Readers’ Costume and Pumpkin Patch Ideas
Your costume ideas in the newsletter reminded me of something. Last year while walking the aisles in Target looking at the reduced Thanksgiving offerings (this was on Black Friday), my husband saw some leftover Halloween costumes for less than $2.00 each… I have grandsons who live with me who LOVE anything BATMAN, SPIDER MAN, SUPERMAN, you get the idea… We went ahead and got a costume for each of the boys only, instead of saving it for next Halloween, it was part of their Christmas. They love to dress up. It was a perfect gift for them and one they still play with, all for less than $5.00 for the two of them, so think of Halloween costumes as possible gifts for birthdays, Christmas, etc.
I wanted to share how I made my son a Captain Jack Sparrow Costume this year for less than $2. As you probably know, this a popular costume this year and to buy the pre-made costume can be pricey.
I took an old brown suit of my husband’s and cut the pants to fit my son, leaving the ends ragged. An old black t-shirt with the sleeves cut out and cut all the way down the front became a vest. Under the vest, he wore a white dress shirt of mine with the sleeves rolled up.
For the Captain Jack wig, I sewed yarn (previously purchased for another project) to a stretchy headband I had in my makeup drawer, and added beads from a broken necklace. His beard and moustache will be made with eyeliner. To cover the raw ends of the yarn, we will use an old red bandanna.
Finally, we purchased a pirate hat and eye patch at the Dollar Tree. If I had not been inspired by your website, I would have probably gone out and bought another overpriced costume to be worn once.
Just as a basis of comparison, last year I spent over $30 on a Thomas the Tank engine costume that was worn twice. This year, I saved more than $28, and he loves playing in his costume already.
Last year my teenage daughter and six of her friends decided to go as crayons. They got cheap plastic tablecloths at Dollar Tree in different colors, and made their costumes out of them. They used part of the tablecloth to make a point on top of their heads. I lost all my pictures on my computer or I’d send you one. It was so cute, very creative, and super cheap.
Hello again Tawra,
Open to a tip of sorts from a reader? The best way to buy a pumpkin (lol). We went with a homeschool group to a very nice pumpkin patch so of course we got a special rate (lol). For $5 per person we got all the time we wanted to play in the corn pit and the corn maze- also, as long as we wanted, a very nice hay ride and pick your own pumpkin from the patch. Since pumpkins are $4-$8 at the store, I think this was a really good deal. Of course, you can’t put dollar value on the time we spent just enjoying each others’ company.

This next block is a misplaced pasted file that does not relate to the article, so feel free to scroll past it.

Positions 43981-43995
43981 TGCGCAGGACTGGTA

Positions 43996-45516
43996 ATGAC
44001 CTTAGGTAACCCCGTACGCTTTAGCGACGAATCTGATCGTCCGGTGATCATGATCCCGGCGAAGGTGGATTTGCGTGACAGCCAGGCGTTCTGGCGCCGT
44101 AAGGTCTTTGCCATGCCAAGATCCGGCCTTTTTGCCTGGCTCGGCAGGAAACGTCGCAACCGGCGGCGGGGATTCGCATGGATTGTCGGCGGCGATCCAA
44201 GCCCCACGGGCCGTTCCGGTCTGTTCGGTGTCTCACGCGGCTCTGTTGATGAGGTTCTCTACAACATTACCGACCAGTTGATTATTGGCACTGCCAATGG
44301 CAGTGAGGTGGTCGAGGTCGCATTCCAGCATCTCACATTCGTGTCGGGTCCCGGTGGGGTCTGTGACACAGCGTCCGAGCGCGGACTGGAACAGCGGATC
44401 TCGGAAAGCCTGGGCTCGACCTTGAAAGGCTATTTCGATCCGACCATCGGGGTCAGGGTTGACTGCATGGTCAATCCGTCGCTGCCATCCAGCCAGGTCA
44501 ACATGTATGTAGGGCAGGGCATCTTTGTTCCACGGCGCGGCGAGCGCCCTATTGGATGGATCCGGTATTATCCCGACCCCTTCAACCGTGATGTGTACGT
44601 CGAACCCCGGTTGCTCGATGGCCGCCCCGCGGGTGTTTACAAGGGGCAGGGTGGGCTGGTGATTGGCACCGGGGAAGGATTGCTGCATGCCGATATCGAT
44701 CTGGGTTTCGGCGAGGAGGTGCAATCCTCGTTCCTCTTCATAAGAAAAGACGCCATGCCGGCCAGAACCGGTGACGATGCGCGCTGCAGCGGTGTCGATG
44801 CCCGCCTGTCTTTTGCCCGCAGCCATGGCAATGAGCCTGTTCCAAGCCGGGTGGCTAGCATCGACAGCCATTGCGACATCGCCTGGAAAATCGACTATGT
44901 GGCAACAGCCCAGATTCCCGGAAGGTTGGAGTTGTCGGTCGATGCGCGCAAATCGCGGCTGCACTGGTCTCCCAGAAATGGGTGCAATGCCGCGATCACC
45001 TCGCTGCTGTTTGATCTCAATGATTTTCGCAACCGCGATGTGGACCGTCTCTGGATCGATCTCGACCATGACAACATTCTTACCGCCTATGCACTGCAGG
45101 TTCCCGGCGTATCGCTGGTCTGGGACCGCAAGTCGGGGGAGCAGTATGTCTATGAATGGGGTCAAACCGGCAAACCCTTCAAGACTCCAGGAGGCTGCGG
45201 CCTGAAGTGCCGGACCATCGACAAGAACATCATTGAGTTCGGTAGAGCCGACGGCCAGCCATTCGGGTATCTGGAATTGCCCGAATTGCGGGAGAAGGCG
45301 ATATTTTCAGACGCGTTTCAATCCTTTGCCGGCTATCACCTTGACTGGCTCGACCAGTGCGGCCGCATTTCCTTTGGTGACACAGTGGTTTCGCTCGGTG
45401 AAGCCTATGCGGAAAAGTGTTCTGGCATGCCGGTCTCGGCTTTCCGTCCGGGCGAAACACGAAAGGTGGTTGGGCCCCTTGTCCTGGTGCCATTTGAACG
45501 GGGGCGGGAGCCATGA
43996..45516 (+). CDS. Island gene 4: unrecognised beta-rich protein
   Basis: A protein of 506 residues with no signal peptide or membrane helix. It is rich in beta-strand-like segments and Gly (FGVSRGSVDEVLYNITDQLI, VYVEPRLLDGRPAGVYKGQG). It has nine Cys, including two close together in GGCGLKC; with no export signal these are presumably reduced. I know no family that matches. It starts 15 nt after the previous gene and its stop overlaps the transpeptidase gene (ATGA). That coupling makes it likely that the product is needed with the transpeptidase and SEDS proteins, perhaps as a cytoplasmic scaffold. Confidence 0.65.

Thanks guys for sharing these! These are great! Tawra
dress a child or adult in dark clothes. t shirt and track pants would be good for the cold.
take safety pins and start pinning small socks old drier sheets and and other small clothing items to the dark clothes.
take mouse for hair and make it very spikey.
and call them Mr or Miss static cling.
saw that in a magazine for a costume and the picture was so cute I thought it was a great idea at no cost what so ever.
mouse is definetly not the way to spell it but you get the idea anything that will make hair stand on end.
When my oldest son was 5 I made him a taxi costume for $3. I took a rectangle box and cut a 3-sided square hole in the middle of the bottom. I pushed up the flap and cut a square out of that to make the “windshield”. I bought a pint of yellow paint and painted the whole thing yellow. Then I took black electrical tape and taped small squares around the sides in 2 rows for a checkered look, as well as make the “doors” and the word “TAXI” on both sides. Then I cut out a front hood and bent a wire coat hanger into a U shape and taped it to the inside. I looped the handles of a plastic grocery bag over the ends of the hanger for his treat bag. Next I punched a small hole in the hood, attached yarn to the hood and ran it through the “windshield.” When asking for treats, my son just pulled on the yarn, the hood popped open and there was his treat bag. The taxi was held on using a pair of suspenders. I used a toy construction hat my son had, cut out the word “TAXI” from a box of animal crackers, taped it to the top of the hat and stuck in a glow stick. :) He LOVED it, and all it cost was the yellow paint and glow stick, as I had everything else at the house already.
When my second son was 5 he wanted something different, so I made him an airplane using the same construction method, just cutting out the back square and taping the ends together to form the tail of the plane, and using different paint and adding cardboard propellers.
Hope this has sparked some ideas for you!